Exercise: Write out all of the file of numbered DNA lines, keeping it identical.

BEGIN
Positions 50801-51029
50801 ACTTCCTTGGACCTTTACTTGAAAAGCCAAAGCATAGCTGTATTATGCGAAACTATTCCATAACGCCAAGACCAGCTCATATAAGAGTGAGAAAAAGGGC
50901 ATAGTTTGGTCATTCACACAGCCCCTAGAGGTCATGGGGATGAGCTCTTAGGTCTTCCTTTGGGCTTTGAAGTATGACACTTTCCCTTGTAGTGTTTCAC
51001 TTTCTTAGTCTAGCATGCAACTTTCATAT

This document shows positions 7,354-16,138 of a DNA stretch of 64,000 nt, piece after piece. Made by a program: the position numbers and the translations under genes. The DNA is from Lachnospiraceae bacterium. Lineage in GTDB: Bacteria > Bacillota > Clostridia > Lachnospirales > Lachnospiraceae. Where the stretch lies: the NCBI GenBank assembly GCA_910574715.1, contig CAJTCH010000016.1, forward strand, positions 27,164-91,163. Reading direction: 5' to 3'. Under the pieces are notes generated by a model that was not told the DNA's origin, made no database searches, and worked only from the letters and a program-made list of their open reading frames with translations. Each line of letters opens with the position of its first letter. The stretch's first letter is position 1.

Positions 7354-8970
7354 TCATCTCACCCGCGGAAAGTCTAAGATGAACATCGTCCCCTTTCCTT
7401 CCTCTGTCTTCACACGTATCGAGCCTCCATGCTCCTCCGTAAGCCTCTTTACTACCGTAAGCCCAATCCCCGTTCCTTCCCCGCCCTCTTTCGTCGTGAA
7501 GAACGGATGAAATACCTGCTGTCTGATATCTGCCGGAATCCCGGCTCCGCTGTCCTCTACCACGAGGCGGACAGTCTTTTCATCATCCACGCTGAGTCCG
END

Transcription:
Positions 50801-51029
50801 ACTTCCTTGGACCTTTACTTGAAAAGCCAAAGCATAGCTGTATTATGCGAAACTATTCCATAACGCCAAGACCAGCTCATATAAGAGTGAGAAAAAGGGC
50901 ATAGTTTGGTCATTCACACAGCCCCTAGAGGTCATGGGGATGAGCTCTTAGGTCTTCCTTTGGGCTTTGAAGTATGACACTTTCCCTTGTAGTGTTTCAC
51001 TTTCTTAGTCTAGCATGCAACTTTCATAT

This document shows positions 7,354-16,138 of a DNA stretch of 64,000 nt, piece after piece. Made by a program: the position numbers and the translations under genes. The DNA is from Lachnospiraceae bacterium. Lineage in GTDB: Bacteria > Bacillota > Clostridia > Lachnospirales > Lachnospiraceae. Where the stretch lies: the NCBI GenBank assembly GCA_910574715.1, contig CAJTCH010000016.1, forward strand, positions 27,164-91,163. Reading direction: 5' to 3'. Under the pieces are notes generated by a model that was not told the DNA's origin, made no database searches, and worked only from the letters and a program-made list of their open reading frames with translations. Each line of letters opens with the position of its first letter. The stretch's first letter is position 1.

Positions 7354-8970
7354 TCATCTCACCCGCGGAAAGTCTAAGATGAACATCGTCCCCTTTCCTT
7401 CCTCTGTCTTCACACGTATCGAGCCTCCATGCTCCTCCGTAAGCCTCTTTACTACCGTAAGCCCAATCCCCGTTCCTTCCCCGCCCTCTTTCGTCGTGAA
7501 GAACGGATGAAATACCTGCTGTCTGATATCTGCCGGAATCCCGGCTCCGCTGTCCTCTACCACGAGGCGGACAGTCTTTTCATCATCCACGCTGAGTCCG